This farang enjoyed Currency.
Zoe Zolbrod’s debut novel is a fantastic, sensual romp through Southeast Asia. It is a novel of naïve ambition and desire. We get Piv: the street-hustling, smooth-talking Thai tourist guide who dreams of starting his own import/export business. There’s Robin Miatta, an American backpacking through Asia, maxing her credit cards, unwilling to go home, searching for meaning in her own life. Falling for each other, the two take advantage of lucrative opportunities with Abu and Volcheck, both Black Market dealers of endangered animals and artifacts. What follows is a tour de force portrayal by a serious author of the realities of modern-day smuggling and those involved in these activities. Currency not only succeeds in its scope and in-depth research, but also in its fluid, energetic, and intriguing prose.
Structurally, the novel’s chapter-by-chapter seesaw from first-person to third-person worked relatively well, though I found Piv’s first-person episodes the most interesting. As stated earlier, the prose of Currency is kinetic and vibrant, as this example clearly shows:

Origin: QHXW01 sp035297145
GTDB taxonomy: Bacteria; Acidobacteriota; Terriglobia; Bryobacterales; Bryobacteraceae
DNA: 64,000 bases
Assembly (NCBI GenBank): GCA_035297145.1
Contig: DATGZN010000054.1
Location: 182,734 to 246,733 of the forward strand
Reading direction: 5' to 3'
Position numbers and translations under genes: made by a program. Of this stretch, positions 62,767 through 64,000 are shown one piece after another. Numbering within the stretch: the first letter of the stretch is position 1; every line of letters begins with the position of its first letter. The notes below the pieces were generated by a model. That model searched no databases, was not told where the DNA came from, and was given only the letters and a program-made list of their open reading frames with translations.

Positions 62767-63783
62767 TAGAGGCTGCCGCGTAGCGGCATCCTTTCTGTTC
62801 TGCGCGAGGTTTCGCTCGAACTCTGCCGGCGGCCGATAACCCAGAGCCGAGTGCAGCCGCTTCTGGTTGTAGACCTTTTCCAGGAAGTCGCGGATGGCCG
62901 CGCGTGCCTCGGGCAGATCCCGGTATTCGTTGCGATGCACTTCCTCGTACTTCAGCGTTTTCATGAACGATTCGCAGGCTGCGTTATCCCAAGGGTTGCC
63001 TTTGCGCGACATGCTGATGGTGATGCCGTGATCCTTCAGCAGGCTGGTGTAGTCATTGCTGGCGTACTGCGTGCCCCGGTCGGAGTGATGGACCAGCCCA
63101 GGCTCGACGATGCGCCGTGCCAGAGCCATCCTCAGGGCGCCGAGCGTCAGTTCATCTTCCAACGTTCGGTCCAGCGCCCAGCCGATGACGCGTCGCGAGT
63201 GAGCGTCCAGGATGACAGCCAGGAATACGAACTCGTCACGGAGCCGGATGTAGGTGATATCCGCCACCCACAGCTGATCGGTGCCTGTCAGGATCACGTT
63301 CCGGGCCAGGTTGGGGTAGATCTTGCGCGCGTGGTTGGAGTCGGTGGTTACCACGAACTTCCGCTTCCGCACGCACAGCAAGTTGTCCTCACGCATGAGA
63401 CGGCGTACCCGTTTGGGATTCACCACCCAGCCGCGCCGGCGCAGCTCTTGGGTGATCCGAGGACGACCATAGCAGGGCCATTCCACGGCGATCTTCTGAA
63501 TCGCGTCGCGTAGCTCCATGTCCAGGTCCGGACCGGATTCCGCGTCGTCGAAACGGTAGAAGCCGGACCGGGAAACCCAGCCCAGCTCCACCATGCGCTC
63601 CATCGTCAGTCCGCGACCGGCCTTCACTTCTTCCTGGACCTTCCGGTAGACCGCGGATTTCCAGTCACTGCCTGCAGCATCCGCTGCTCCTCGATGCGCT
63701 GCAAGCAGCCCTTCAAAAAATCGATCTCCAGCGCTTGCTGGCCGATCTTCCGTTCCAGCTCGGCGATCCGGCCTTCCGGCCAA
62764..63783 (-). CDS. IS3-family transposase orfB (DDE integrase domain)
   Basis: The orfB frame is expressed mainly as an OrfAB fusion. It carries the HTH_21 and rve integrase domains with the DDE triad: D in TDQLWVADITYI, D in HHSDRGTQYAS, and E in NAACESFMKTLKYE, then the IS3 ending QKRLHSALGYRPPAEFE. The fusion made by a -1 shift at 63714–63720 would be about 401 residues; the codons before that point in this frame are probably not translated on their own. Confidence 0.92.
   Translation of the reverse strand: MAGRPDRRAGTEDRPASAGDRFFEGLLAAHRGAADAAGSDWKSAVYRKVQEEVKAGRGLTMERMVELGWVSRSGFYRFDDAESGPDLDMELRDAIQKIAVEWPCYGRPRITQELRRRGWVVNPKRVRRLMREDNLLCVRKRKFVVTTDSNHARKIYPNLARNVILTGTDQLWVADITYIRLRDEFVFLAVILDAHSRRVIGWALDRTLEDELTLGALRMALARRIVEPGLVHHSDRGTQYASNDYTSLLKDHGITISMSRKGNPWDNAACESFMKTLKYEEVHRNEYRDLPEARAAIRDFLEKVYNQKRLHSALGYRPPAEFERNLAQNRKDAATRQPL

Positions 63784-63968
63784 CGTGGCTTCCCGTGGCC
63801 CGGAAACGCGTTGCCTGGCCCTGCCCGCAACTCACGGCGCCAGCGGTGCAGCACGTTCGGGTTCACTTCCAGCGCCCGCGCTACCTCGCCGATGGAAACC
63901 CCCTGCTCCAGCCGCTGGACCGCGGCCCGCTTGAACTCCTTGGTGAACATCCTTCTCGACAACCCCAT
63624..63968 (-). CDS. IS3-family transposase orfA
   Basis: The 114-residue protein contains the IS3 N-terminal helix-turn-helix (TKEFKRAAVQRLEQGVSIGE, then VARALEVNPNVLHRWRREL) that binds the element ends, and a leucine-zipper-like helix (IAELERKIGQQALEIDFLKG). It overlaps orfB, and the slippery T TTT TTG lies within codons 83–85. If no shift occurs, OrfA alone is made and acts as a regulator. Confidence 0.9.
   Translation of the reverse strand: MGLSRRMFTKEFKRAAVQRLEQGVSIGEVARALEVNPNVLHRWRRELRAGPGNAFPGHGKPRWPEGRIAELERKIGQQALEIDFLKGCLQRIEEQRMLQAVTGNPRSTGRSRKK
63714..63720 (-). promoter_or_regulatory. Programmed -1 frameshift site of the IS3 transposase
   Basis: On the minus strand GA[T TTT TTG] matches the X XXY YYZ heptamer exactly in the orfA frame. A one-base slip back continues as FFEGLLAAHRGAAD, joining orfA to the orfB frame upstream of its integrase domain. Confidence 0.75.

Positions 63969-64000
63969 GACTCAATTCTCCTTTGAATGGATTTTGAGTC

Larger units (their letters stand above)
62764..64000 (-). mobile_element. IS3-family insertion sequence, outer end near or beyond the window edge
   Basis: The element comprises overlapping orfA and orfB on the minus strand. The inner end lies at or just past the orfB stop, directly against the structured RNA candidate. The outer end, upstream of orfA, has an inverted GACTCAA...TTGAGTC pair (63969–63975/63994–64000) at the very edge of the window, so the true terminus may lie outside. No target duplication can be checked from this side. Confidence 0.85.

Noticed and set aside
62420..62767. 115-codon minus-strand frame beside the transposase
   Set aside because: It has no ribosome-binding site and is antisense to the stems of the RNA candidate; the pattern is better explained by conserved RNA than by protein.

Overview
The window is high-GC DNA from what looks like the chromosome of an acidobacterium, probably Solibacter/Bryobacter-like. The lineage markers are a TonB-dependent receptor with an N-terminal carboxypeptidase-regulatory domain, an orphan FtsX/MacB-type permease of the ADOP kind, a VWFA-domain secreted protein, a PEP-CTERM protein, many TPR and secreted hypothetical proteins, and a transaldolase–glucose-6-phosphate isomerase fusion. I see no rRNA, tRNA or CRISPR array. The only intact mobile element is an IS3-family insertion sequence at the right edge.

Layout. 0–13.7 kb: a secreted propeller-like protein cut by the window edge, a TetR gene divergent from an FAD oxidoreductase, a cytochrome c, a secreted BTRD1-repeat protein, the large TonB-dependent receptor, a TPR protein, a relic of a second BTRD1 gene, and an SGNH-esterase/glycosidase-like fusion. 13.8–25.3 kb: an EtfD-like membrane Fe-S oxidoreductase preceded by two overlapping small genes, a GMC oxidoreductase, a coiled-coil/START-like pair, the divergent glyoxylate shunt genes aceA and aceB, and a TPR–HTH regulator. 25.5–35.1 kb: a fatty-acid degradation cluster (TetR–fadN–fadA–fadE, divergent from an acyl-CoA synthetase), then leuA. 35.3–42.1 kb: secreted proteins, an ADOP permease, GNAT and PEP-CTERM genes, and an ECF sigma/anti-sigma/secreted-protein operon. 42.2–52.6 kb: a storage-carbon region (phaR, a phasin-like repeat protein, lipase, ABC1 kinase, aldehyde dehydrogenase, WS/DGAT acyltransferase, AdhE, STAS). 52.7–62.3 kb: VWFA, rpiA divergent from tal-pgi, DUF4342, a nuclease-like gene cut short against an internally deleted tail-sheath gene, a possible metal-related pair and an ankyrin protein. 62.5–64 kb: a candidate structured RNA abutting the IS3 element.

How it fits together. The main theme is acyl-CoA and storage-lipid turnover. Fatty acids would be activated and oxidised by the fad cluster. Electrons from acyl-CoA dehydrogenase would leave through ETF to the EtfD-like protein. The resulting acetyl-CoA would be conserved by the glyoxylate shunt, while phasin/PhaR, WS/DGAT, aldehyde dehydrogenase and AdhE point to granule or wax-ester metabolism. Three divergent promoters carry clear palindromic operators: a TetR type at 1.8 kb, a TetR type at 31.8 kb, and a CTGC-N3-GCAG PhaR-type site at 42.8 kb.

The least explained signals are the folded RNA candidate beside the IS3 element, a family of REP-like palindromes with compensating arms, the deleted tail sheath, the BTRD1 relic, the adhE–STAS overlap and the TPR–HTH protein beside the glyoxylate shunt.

Everyone’s age seemed all wrong. The limbs of men poked out of boys who otherwise looked so young that they gave the place a freshman dorm feel, their pink ankles and wrists like puttied elastic, while impish patchwork caps sat atop faces creased into middle age by years of sun and drugs.
Zolbrod offers her own unique blend of allusion, splendor, and romanticism. She slaloms readers through exotic locales – Khao San Road, Bangkok, Ko Samet, Ko Phangan, Kanchanaburi – and introduces fascinating colloquial terms – farang (foreigner), jairong (heartless), suay (bad luck), su-ay (beautiful). We hold rare rhinoceros horns in our hands; hear the swish, the snap of stolen, treasured turtles; even learn the proper way to bundle snakes into stockings to form a bracelet, stuff them in our pants like Piv, in case we ever feel the need to smuggle reptiles onto a plane for some cool, hard cash.
In terms of characterization, it’s hard to swallow Piv as the dashing, Don Juan type that Robin falls in love with due to what she describes as his “cool beauty.” A Thai loverboy? Doesn’t work for me. In fact, his is a tragic character that ends up like Coleridge’s Mariner, forced back to his place of origin as the novel ends, cursed to tell his tale.
Still, if you’re ready to backpack through the grandeur of places such as Wat Si Chum, Phra Pai Luang, Sang Khawat; if you’re ready to fall in love, brave Interpol, deal on the Black Market with Piv, Robin – heck, dance the “Macarena,” even – Zoe Zolbrod’s Currency will not disappoint you.